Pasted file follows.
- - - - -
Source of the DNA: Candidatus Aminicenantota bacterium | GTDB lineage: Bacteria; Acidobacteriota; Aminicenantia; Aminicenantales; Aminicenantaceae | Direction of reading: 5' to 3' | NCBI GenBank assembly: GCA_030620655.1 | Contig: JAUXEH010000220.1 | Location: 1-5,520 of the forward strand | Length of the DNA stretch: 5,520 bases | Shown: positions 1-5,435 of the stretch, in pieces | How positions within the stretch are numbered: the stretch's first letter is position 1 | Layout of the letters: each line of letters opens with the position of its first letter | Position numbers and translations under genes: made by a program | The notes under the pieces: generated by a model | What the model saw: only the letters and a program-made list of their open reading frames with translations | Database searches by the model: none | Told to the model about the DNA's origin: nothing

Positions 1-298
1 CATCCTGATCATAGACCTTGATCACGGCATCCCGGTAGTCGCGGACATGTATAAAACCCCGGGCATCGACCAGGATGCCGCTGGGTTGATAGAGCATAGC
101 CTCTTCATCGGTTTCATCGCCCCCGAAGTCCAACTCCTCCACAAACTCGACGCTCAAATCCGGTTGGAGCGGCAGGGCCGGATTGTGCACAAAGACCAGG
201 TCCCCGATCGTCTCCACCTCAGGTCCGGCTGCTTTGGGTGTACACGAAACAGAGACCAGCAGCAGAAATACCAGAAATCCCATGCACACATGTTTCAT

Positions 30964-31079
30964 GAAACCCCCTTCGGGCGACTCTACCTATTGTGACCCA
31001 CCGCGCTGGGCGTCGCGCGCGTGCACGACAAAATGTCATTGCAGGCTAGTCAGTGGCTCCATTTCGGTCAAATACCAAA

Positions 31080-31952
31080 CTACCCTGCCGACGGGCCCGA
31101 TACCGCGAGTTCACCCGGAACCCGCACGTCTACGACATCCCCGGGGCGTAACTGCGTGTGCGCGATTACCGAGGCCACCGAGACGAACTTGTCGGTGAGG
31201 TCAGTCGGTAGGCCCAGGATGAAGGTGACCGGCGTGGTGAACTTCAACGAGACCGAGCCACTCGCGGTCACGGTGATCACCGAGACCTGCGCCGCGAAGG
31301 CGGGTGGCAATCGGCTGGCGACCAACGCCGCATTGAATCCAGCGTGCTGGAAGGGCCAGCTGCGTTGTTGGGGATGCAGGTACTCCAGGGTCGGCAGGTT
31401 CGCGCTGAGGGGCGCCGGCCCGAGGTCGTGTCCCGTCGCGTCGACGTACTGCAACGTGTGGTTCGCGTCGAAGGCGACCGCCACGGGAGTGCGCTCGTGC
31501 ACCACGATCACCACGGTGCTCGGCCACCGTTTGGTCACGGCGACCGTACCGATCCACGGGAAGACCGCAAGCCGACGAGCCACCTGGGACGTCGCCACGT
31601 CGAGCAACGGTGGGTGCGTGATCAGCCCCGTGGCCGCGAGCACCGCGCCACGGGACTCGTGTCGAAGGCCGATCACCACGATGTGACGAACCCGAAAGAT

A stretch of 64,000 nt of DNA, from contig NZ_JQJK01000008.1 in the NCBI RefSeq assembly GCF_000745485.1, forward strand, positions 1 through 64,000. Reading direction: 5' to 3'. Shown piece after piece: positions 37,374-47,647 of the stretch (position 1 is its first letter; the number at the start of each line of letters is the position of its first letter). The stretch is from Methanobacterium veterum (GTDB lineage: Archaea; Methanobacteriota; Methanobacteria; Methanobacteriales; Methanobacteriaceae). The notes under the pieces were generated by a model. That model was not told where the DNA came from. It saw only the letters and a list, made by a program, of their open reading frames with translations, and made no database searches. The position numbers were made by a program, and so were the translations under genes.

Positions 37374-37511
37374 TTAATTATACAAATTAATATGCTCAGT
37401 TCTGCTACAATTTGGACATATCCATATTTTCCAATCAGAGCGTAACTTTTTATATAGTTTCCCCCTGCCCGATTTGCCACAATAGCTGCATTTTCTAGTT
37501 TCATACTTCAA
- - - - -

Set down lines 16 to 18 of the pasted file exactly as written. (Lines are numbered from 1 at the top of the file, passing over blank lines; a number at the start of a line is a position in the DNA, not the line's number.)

31601 CGAGCAACGGTGGGTGCGTGATCAGCCCCGTGGCCGCGAGCACCGCGCCACGGGACTCGTGTCGAAGGCCGATCACCACGATGTGACGAACCCGAAAGAT

A stretch of 64,000 nt of DNA, from contig NZ_JQJK01000008.1 in the NCBI RefSeq assembly GCF_000745485.1, forward strand, positions 1 through 64,000. Reading direction: 5' to 3'. Shown piece after piece: positions 37,374-47,647 of the stretch (position 1 is its first letter; the number at the start of each line of letters is the position of its first letter). The stretch is from Methanobacterium veterum (GTDB lineage: Archaea; Methanobacteriota; Methanobacteria; Methanobacteriales; Methanobacteriaceae). The notes under the pieces were generated by a model. That model was not told where the DNA came from. It saw only the letters and a list, made by a program, of their open reading frames with translations, and made no database searches. The position numbers were made by a program, and so were the translations under genes.

Positions 37374-37511